I always knew that having a baby would change my life, ‘cause of course it does. Being responsible for a whole other person is a huge responsibility, and completely alters the logistics of everyday life. Still, I was a bit surprised by how much giving birth changed how I feel about a lot of things in my life. There are so many things that mean more to me postpartum than they ever did before.
Motherhood, and the experience of giving birth, has definitely deepened so much of my feelings about myself and other people. Knowing how much it required to create life makes me so much more appreciative of my body, and makes me realize that all of the people I encounter aren't just random people, but somebody’s baby. Not gonna lie, it's raised the stakes a bit on how I treat folks. (Motherhood has also made me appreciate basic things like sleep and food a hell of a lot more, too. Absence makes the heart grow fonder, or something like that, right?)
Now, that's not to say I didn't take people seriously before, or that people who never give birth are incomplete or missing something about life. But for me, birth and postpartum life were transformative in an unexpected way. It was like I opened a door to a shortcut to another part of my consciousness. I may have figured all this stuff out at some point, but I wonder if it would have happened so quickly and all at once. Regardless, the following definitely matter to me a whole lot more postpartum, and I'm so grateful for the perspective.
I've known where babies come from since I was 3, but it honestly wasn't until the first time I had sex after giving birth that I really grasped how damn serious than connection is. As a straight, fertile woman who has sex with a straight, virile man, I'm all of a sudden very aware of the fact that in addition to being a way to have fun and communicate intimacy (or not), sex is a gateway to new life. That is heavy. For me, sex isn't something I can see casually anymore.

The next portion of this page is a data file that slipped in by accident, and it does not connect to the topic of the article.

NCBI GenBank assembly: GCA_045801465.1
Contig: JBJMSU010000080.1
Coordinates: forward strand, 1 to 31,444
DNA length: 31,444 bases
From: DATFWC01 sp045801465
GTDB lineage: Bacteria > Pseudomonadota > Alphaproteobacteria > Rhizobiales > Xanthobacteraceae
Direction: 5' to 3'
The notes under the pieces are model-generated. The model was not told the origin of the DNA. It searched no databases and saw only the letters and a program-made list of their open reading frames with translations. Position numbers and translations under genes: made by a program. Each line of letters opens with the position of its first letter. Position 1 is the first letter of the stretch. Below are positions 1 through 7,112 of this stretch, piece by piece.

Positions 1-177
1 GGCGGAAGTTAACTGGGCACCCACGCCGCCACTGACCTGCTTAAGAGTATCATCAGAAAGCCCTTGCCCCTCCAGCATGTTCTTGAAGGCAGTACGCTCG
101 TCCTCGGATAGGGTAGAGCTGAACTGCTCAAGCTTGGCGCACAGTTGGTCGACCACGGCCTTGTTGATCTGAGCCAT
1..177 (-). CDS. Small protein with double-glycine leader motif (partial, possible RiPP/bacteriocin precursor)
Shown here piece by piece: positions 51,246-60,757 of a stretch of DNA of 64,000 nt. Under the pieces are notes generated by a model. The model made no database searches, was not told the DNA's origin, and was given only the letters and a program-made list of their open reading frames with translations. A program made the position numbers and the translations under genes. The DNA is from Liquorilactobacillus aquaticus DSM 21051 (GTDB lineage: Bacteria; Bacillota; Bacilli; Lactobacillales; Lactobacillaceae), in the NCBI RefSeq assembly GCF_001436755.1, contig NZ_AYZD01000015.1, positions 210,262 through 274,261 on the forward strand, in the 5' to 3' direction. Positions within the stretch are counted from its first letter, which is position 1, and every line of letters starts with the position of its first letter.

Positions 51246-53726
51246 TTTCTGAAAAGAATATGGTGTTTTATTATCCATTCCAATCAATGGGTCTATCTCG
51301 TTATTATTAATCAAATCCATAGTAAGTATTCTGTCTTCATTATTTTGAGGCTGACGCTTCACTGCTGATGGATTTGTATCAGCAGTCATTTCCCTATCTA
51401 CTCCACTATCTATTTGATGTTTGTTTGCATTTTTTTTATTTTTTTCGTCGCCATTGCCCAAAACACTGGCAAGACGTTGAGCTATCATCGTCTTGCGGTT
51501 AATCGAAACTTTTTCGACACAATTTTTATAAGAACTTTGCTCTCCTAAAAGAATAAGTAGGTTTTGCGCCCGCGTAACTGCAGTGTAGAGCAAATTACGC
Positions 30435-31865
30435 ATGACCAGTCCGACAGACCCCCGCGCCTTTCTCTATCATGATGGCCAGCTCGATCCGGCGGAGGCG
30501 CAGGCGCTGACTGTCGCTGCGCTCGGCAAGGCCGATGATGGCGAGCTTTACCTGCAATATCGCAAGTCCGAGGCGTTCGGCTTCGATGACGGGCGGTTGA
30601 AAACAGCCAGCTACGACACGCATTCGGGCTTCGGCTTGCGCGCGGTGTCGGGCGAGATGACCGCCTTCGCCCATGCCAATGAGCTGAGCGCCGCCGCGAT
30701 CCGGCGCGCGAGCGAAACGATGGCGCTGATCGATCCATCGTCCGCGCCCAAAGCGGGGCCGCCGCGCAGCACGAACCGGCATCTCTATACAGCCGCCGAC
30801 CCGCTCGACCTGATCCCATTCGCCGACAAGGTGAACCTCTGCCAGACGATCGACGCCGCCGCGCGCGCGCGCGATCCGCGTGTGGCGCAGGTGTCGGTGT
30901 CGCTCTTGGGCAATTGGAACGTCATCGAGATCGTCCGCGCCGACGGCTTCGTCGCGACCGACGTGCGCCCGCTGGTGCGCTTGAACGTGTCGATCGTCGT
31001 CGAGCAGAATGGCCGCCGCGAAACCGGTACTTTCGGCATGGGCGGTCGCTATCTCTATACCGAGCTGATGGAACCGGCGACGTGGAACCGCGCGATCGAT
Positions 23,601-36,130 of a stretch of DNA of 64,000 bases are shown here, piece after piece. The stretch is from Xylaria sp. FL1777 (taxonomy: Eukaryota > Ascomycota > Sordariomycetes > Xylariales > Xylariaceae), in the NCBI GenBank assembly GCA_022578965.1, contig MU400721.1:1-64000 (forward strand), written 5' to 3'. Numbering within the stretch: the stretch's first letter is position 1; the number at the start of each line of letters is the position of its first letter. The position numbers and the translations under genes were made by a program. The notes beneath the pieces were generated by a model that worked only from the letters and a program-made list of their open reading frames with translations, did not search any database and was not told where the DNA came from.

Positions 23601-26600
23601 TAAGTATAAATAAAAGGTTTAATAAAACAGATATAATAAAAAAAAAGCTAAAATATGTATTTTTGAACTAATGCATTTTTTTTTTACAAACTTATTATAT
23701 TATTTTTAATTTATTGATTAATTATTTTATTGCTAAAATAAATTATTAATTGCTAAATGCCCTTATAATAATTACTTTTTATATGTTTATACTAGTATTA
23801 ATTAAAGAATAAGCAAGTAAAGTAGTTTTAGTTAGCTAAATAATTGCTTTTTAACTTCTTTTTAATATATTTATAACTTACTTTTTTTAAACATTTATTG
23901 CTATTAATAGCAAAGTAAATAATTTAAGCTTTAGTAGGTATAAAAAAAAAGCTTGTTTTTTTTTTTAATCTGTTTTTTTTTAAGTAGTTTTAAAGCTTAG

My Romantic Relationship
I love my husband to pieces, and wouldn't have married him if I didn't. But having him hold me up all through labor (and pregnancy, TBH), and raising our baby together has raised the stakes in our relationship by a ton, and made it so much deeper and more satisfying. Learning to be more vulnerable has helped a lot, too.
I've always been a big eater. But after getting pregnant and giving birth, I realized how much my body can do with the calories and nutrients I'd been taking for granted. Now food isn't just fun, it's sacred.
Sleep. OMG. Sleep. Everyone whose sleep isn't being interrupted multiple times a night, for any reason, really, doesn't appreciate how precious it is.
Food And Sleep
Seriously, it's just so precious and however much I loved them before, I love them so much more now.
Also? I am so jealous of babies, y'all. They can eat in their sleep. And they get to sleep as much as they want. More than they want, actually, since they never want to sleep and I don't even understand them at all.
The amount of things that have to go right — trustworthy childcare, the right day of the week, the right time of day, no accidents, mishaps, or other problems — for me to have time that isn't dedicated to keeping a child alive or making money is staggering. I take no free moment to myself for granted now.
Taking A Shower
Before I had kids I had no idea how there were so many parents, especially stay-at-home moms (SAHMs), who struggle to squeeze in time for a shower every day. I learned my lesson, especially once my husband went back to work and I discovered how much time and energy it takes to care for a very young child (and how hard it is to choose to spend any non-kid time not sleeping). Having enough time and energy to stand under that hot, blessed spray of water is a literal gift from above.
Personal Hygiene More Generally
When you've had another person live in you, than constantly be on you, any time to yourself (to clip your nails, get your teeth cleaned, anything) feels fantastic.
Pregnancy and birth are so hard. Knowing that my mom did all this on my behalf, and knowing how I feel about my kids, has seriously deepened my appreciation for my own mom.
I see you and your struggle. And I thank you for doing your best to raise my kids’ peers and friends to be good people.